The antenna 10 further includes an electrically conductive element 30 preferably a copper wire having a dielectric coating thereon that extends from the mounting fixture 19 to the top of the upper end portion 13 of the core.

The electrically conductive element 30 includes a lead section 32 that extends from the mounting fixture 19 along the lower portion 15 and the center portion 14 terminating in a closed, tightly-wound helical coil section 34 at the upper end portion 13. The lead section 32 may extend straight along the lower portion 15 and central portion 14 or it may be wound about the lower portion and center portion of the core up to the upper end portion 13 having a very large pitch so that there is no mutual inductance transmitted between the turns of the lead section 32 between the mounting fixture 19 and the loading coil section 34. The purpose for the wrapping of lead section 32 about the core is to hold the lead section 32 securely to the exterior of the core during the construction process. However, electrically the lead section is intended to be a straight section as illustrated in FIG. 2 having little or no inductive or capacitive effect or influence. Preferably the copper wire is 18 or 20 gauge with HAPTZ dielectric coating (heavy armored poly-thermaleze).

The loading coil section 34 is composed of an upper main coil component 36 and a lower secondary coil component 38 that is spaced from and electrically connected in series with the upper main coil component 36 by a desired distance identified by the numeral 40. The secondary coil component 38 is sufficiently close to the component 36 to develop mutual inductance therebetween. The main coil component 36 has a vast majority of the closed wound coil turns. In a preferred embodiment the lower secondary coil component 38 has approximately 10 closed wound coil turns. The coil section 34 is formed in a tightly-wound single layer except for the space or distance 40. In a preferred embodiment the distance 40 should be between 0.187 inches and 0.313 inches.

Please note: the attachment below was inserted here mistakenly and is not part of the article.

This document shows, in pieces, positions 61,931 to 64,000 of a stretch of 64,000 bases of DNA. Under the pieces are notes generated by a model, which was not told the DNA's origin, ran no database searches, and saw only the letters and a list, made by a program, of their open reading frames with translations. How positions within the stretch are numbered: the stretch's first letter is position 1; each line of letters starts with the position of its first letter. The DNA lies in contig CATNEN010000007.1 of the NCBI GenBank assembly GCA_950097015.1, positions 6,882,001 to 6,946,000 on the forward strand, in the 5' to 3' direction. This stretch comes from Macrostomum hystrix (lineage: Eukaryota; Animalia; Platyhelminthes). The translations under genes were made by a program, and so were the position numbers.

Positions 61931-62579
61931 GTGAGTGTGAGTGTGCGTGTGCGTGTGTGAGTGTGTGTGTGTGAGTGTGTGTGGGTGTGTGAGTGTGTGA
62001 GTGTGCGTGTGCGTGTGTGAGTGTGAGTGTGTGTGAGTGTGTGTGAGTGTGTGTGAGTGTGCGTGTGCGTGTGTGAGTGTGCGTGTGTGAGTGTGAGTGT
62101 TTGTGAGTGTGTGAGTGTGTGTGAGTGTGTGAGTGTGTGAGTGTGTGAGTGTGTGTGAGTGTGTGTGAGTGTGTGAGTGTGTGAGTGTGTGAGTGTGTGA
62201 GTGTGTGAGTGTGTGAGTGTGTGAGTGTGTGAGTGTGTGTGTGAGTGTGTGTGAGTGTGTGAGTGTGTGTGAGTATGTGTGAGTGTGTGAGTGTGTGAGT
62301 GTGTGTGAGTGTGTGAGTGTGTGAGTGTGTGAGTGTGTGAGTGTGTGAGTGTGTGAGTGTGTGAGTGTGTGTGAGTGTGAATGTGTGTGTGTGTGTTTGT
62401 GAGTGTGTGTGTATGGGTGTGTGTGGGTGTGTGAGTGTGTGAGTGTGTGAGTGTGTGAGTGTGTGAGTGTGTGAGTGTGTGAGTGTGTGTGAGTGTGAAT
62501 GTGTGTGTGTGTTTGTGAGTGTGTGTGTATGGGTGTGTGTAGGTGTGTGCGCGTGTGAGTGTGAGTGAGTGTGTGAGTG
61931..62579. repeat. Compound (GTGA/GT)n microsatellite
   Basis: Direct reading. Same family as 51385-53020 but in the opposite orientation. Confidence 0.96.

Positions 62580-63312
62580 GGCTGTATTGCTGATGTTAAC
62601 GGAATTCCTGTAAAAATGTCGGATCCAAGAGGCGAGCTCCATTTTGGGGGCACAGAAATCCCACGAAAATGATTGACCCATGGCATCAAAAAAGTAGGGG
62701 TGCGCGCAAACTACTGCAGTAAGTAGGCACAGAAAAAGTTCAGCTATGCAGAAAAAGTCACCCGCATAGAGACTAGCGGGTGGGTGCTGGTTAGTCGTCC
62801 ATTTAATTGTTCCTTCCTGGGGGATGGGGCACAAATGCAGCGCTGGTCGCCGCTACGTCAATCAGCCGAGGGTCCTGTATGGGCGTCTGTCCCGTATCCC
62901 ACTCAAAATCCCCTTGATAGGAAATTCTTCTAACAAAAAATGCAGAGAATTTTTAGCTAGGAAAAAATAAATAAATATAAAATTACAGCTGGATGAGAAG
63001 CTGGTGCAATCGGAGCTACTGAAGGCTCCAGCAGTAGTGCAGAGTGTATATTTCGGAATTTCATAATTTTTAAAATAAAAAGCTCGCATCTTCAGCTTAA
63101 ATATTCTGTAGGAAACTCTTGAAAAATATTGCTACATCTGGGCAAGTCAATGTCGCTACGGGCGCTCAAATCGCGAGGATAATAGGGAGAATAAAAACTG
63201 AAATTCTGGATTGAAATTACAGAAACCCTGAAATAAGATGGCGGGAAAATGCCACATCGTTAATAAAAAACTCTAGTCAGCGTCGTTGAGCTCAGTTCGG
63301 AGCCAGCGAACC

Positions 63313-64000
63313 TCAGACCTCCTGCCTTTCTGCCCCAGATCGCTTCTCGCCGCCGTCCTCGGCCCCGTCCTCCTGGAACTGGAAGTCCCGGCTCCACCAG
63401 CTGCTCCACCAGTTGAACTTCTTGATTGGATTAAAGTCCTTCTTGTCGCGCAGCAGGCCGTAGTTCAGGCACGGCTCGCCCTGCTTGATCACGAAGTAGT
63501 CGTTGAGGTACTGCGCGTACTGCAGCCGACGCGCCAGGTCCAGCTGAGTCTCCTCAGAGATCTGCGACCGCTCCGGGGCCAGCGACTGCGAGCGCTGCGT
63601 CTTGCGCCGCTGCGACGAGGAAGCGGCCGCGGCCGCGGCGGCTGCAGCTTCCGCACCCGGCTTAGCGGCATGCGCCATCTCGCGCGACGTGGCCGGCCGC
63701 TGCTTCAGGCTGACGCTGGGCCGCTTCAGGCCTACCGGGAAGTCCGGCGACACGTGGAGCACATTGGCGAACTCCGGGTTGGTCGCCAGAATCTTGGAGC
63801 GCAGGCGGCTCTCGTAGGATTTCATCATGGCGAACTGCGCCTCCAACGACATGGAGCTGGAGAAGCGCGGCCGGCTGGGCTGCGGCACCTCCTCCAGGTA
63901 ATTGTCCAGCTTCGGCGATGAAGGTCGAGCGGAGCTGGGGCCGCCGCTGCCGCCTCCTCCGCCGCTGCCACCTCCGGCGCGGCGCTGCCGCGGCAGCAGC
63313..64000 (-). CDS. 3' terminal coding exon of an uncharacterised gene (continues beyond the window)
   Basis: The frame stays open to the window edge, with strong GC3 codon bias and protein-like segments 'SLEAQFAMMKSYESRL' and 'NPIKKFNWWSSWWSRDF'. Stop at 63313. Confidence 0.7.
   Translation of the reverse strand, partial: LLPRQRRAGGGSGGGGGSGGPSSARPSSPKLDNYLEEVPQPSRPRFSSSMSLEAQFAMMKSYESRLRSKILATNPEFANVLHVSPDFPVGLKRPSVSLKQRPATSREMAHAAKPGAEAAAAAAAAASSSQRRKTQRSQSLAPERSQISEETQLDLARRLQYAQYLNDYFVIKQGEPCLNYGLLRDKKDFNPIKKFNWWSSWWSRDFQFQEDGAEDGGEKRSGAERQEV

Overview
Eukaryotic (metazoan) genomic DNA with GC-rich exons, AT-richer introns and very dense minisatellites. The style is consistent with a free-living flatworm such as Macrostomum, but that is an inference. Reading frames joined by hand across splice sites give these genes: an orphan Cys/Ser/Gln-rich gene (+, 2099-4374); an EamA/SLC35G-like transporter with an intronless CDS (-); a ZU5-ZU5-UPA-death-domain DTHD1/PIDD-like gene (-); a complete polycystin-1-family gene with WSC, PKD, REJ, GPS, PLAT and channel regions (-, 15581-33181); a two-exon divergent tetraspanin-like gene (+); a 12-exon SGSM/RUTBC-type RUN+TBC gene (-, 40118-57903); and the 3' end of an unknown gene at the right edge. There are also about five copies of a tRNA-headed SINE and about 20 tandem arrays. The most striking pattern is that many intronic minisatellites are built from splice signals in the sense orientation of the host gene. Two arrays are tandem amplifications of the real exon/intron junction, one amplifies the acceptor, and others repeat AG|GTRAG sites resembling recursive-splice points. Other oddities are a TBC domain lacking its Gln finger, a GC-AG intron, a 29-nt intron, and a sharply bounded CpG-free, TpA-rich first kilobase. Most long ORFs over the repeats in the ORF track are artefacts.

The applicant has found that when the loading coil section 34 is constructed with a lower secondary coil component 38 spaced from the upper main coil component yet sufficiently close to be electromagnetically coupled with the main coil component, the main coil component 36 is protected from temporary overloading.

Additionally, the applicant has found that during reception, the space 40 causes the spaced secondary coil 38 to serve as a filter to remove static. He has also found that this construction increases the power efficiency of the antenna and substantially increases the range of reception and transmission of the antenna as opposed to those antennas that have a single helical coil section without the space 40.